Date: September 29, 2015
To: Hospital Legal Counsel
From: Zosia Stanley, JD, MHA, Policy Director
Staff Contact: Zosia Stanley, ZosiaS@wsha.org or (206) 216-2511
Subject: State Law Change Strengthens Consumer Data Breach Notification Requirement, Exemption for Hospitals Complying with Federal HITECH Law
The purpose of this bulletin is to provide an overview of recent changes to Washington State’s data breach notification law relevant to Washington State hospitals and health systems. The Washington State Hospital Association (WSHA) worked closely with the state Attorney General’s Office to develop important exceptions in the new law for entities covered under federal Health Insurance Portability and Accountability Act of 1996 (HIPAA) when they are acting in compliance with the federal Health Information Technology for Economic and Clinical Health Act (HITECH).
The change in state law on data breach notification applies to hospitals and health systems both in their capacity as a covered entity handling protected health information under federal HIPAA law and as entities that handle consumer financial information. The law, HB 1078, was effective as of July 24, 2015 and applies to individuals, businesses, and public entities.
WSHA recommends that hospitals review the breach notification requirements under state law for both HIPAA protected health information and consumer personal information.
Washington law requires businesses, individuals, and public agencies to notify any Washington resident who is at risk of harm because of the unauthorized acquisition of data that compromises the security, confidentiality, or integrity of that resident’s personal information.
House Bill 1078 includes specific requirements on the content and timeliness of notice to consumers. The law also requires notice be provided to the Washington Attorney General when a single breach affects more than 500 Washington residents.
Hospitals and health systems and other HIPAA covered entities that are in compliance with HITECH notification requirements are exempt from almost all state law content and timeliness requirements for notice in the event of a breach of protected health information. Covered entities must notify the Washington Attorney General when a breach affects more than 500 Washington residents, but the timing for this notice is covered by HITECH timelines, not the 45 days required under state law. Note that the obligation to notify the Washington Attorney General of large breaches is in addition to the obligation for covered entities to provide notice to the federal Secretary of Health and Human Services.
If a hospital experiences a breach of data that does not involve protected health information, the hospital must comply with the state breach notification law as amended by HB 1078. Among those laws amended, RCW 19.255.010 applies to individuals and businesses and RCW 42.56.590 applies to state and local governments. Below is a brief summary of the new aspects of state breach notification law.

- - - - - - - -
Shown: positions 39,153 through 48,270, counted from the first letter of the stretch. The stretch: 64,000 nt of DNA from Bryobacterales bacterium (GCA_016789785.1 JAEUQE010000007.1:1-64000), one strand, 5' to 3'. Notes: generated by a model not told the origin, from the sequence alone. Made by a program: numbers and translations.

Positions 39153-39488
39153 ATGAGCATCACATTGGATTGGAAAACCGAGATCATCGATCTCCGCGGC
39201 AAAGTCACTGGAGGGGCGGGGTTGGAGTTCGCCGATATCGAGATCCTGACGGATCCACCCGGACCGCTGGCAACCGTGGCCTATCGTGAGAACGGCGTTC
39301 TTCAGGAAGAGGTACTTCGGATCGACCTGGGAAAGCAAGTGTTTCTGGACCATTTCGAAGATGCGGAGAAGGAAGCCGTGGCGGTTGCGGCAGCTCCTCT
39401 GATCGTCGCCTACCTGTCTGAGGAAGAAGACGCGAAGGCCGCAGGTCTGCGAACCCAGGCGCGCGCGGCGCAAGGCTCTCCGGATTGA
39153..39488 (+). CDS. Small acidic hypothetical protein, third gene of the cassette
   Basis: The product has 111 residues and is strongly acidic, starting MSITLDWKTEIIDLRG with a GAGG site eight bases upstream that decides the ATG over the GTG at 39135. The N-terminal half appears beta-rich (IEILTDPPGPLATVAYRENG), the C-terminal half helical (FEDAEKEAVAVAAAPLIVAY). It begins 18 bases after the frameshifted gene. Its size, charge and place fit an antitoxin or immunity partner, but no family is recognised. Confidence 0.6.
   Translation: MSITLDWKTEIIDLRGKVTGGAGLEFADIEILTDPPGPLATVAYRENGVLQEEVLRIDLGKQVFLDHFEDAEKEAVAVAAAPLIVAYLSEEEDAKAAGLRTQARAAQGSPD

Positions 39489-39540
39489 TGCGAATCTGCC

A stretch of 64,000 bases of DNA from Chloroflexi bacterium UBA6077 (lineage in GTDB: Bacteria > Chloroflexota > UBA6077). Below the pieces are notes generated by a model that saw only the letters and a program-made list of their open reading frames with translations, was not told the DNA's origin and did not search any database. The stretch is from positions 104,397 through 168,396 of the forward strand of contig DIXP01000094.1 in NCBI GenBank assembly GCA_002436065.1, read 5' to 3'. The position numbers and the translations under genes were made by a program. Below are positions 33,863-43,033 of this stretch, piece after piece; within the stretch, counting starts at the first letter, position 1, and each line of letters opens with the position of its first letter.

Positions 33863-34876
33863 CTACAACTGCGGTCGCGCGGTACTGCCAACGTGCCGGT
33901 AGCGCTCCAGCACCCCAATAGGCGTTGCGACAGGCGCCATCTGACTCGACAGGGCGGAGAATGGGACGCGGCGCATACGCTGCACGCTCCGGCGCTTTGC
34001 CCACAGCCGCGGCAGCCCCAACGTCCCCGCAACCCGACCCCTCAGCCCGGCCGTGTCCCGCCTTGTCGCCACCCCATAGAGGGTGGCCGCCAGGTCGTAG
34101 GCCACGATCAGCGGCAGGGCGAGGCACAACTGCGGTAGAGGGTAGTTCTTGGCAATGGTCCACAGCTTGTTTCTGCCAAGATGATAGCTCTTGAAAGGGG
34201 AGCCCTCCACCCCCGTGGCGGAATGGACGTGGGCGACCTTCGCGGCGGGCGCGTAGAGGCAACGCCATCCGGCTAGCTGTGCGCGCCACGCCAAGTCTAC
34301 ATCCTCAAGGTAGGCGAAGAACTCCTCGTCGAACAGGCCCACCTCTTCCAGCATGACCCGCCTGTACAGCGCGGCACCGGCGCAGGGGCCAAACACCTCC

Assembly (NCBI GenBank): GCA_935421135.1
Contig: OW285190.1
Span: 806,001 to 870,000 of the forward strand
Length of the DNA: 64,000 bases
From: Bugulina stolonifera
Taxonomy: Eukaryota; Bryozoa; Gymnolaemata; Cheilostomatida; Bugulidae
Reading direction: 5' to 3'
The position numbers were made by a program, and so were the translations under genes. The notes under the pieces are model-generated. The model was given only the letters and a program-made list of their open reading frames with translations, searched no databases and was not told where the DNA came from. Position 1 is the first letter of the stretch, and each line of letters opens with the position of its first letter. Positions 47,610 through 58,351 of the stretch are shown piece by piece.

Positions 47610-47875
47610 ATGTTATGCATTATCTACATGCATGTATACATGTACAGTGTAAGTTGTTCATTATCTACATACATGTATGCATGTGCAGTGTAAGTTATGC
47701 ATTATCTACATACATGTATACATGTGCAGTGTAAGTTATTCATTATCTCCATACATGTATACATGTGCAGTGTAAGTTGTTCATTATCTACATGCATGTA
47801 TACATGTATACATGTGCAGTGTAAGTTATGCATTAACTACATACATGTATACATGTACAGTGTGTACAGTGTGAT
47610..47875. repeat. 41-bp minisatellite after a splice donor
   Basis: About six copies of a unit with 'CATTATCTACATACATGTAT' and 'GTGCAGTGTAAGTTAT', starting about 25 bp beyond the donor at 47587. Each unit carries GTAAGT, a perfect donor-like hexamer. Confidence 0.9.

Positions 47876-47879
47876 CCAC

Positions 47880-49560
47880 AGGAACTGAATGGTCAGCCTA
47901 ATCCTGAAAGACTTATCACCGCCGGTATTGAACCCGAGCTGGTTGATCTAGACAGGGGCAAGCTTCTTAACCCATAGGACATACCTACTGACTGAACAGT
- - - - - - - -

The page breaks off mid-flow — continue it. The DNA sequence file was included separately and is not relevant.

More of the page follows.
Overview of changes to Washington breach notification law:
Type of information subject to breach notification law:
Information covered by the law is expanded to include data stored in both electronic and hard copy.
Definition of “secured” data with encryption standard:
Personal information is considered “secured” if it is encrypted in a manner that meets or exceeds the National Institute of Standards and Technology (NIST) standard “or is otherwise modified so that it is rendered unreadable, unusable, or undecipherable by an unauthorized person.” 
Obligation to report breach of encrypted data:
Prior to the enactment of HB 1078, there was no obligation to notify consumers of a data breach if the personal information was encrypted. Per HB 1078, breach of personal information must be disclosed if the data was not secured or if “the confidential process, encryption key or other means to decipher the secured information was acquired by an unauthorized person.”
Contents of notification:
HB 1078 adds content requirements for notification to provide consumers with basic information in plain language to help secure or recover their identities, including:
- the name and contact information for the reporting entity;
- the types of personal information that were subject to the breach; and
- toll-free telephone numbers and addresses for the major credit reporting agencies.
Notification of the Attorney General:
A person or business must notify the Washington Attorney General when more than 500 Washington residents must be notified of a breach. A sample of the notice sent to consumers must be submitted electronically to the Washington Attorney General by the time consumers are notified. More information on notification to the Washington Attorney General is available here.
Timeline for notification:
Notice to consumers and the Attorney General must be made in the most expedient time possible and without unreasonable delay, and no more than 45 days after the breach was discovered (with exceptions for law enforcement investigations). However, notice is not required if the security breach is not reasonably likely to subject consumers to a risk of harm.
Expanded enforcement power for Attorney General:
The Washington State Attorney General is authorized to enforce the state breach notification law by bringing civil actions on behalf of the state and its citizens under the Washington Consumer Protection Act. A consumer may bring a civil action for damages, but such a private right of action does not include a cause under the Consumer Protection Act.
Background and References